The fish should also be provided with plenty of decoration items to ensure that they don’t get stressed out. A stressed Purple Firefish Goby is more likely to get a disease due to low immune systems.

 

Keep the fish happy by feeding appropriately and changing the water regularly. It will ensure that the fish lives for a long time.

 

You should also closely monitor the water conditions and clean the water at regular intervals. The fish will rarely become ill if you take great care in keeping the water clean and compatible with the fish.

 

 

Related Questions about Purple Firefish Goby

 

 

 

Are Purple Firefish Reef Safe?

 

 

Purple Firefish are reef safe. The fish won’t nip at and kills the corals. The fish will not eat soft corals and also corals with large polyps. It, too, won’t eat invertebrates such as snails, shrimp, and crabs. So, you can safely add the fish to your coral aquarium.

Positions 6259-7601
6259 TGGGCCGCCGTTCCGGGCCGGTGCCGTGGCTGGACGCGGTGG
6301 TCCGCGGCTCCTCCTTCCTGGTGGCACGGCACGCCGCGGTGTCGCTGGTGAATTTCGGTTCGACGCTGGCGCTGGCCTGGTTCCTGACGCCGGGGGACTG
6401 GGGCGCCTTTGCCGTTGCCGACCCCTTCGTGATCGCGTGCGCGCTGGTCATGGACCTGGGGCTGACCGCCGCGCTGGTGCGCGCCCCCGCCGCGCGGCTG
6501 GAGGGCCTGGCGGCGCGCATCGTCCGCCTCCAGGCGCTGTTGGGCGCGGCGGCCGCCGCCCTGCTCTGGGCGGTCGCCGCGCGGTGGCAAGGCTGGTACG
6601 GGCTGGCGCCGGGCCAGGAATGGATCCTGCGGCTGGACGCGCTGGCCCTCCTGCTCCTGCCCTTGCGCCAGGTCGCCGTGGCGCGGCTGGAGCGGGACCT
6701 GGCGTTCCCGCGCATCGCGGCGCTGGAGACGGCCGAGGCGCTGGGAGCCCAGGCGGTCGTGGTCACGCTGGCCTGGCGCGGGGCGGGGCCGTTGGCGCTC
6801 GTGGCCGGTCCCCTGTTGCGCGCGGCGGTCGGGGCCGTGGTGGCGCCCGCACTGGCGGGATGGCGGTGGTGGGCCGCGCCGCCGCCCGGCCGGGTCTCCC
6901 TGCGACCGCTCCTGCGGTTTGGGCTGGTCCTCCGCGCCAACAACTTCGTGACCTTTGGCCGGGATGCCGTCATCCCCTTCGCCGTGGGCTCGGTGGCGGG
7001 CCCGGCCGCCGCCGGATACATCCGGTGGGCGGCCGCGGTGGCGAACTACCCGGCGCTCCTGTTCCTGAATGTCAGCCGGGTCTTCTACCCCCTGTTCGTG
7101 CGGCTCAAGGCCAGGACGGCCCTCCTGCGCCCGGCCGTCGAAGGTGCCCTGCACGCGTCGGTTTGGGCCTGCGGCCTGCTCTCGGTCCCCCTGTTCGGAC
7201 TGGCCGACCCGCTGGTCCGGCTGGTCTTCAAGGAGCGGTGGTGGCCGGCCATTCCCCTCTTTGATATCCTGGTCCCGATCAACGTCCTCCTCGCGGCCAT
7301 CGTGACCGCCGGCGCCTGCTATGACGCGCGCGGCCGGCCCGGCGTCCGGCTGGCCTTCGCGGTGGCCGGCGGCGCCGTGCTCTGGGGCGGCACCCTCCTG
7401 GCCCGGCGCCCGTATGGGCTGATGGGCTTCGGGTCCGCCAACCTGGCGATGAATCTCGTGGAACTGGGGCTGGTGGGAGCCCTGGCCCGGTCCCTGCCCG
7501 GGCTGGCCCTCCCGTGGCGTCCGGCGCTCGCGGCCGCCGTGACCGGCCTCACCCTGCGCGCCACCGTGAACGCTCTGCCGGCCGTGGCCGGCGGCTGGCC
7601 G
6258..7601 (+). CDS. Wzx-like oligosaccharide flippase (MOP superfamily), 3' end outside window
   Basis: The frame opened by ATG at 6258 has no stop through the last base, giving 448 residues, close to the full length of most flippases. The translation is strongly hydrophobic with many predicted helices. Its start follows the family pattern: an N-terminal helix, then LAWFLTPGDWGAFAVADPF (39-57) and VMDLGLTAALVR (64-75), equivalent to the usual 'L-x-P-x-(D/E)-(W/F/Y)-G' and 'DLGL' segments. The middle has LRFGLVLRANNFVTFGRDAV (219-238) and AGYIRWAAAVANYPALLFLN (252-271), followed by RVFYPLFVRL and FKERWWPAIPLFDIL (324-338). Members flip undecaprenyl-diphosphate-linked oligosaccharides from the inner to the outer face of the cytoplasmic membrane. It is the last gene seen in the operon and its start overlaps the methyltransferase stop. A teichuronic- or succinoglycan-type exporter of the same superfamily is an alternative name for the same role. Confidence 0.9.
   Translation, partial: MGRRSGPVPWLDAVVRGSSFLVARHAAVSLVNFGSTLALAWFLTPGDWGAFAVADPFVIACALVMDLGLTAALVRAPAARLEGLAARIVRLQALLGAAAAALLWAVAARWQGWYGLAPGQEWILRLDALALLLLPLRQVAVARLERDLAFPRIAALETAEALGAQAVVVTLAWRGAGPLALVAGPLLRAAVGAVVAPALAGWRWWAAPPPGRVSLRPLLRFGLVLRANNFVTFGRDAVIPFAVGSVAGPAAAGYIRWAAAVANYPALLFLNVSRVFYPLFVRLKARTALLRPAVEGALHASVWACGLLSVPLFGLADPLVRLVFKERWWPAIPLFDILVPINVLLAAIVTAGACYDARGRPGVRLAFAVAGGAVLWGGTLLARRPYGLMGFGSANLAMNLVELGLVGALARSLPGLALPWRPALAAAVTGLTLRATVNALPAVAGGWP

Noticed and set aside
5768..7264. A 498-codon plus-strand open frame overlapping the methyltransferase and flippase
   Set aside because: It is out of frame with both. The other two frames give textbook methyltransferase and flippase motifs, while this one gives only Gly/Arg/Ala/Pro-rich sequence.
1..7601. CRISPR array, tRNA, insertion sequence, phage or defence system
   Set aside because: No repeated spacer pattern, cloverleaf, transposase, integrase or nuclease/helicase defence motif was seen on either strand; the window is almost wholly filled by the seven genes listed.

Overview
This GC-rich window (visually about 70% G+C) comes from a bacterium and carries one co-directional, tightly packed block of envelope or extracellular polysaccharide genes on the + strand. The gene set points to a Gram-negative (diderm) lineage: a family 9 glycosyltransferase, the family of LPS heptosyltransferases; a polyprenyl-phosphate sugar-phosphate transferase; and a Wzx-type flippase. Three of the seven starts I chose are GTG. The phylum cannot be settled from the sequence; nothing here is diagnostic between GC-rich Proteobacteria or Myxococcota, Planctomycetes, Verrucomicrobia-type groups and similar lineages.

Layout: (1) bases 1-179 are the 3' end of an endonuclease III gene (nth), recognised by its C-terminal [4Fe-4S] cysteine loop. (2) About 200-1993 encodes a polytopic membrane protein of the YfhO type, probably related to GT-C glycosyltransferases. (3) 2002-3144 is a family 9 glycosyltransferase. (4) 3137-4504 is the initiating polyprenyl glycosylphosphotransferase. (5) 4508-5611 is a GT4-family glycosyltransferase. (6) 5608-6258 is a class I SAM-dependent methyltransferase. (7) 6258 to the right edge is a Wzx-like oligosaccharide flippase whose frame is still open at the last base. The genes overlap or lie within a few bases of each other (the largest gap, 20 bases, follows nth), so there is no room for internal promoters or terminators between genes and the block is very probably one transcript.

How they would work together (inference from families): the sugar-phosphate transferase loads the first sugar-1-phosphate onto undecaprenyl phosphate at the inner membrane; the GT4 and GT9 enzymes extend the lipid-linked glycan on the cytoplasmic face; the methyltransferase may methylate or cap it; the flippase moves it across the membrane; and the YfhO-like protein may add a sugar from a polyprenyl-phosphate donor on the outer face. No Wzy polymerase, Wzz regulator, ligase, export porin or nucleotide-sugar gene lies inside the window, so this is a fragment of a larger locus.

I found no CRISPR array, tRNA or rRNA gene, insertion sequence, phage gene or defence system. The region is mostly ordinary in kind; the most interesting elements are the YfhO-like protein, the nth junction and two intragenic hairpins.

Are Purple Firefish Aggressive?

 

 

Purple Firefish are incredibly timid and feel insecure around larger fish. That being said, they will do well with peaceful fish that know well enough to leave them alone. A word on aggression, though: purple Firefish will attack similar-looking species. Therefore, it is recommended only to keep one per aquarium, unless you’ve got a 70-gallon tank or more significant.

 

 

Are Purple Firefish Hardy? 

 

 

For the most part, Purple Firefish is considered the ideal choice for beginners new to marine fishkeeping because they are incredibly sturdy and forgiving for things like water parameters and diet.

 

You can feed them most fish foods (carnivorous diet), and as long as you don’t deviate too much from the recommended care requirements, your Purple Firefish should remain free of disease for the duration of their lifespan.

 

 

Further Purple Firefish Care Tips

 

 

Purple Firefish Goby should be fed a nutritious diet so that they remain healthy and happy. It would help if you considered giving them a variety of food items. Consider mixing the food items to ensure that they get the most nutrition from food.

 

Remove uneaten food items inside the aquarium after about an hour. The food items will breakdown over time, resulting in excessive waste.

 

Another concern is getting them to eat when they are in quarantine. The fish will reject most food as it will be stressed out when kept in quarantine due to disease or when introducing to the aquarium.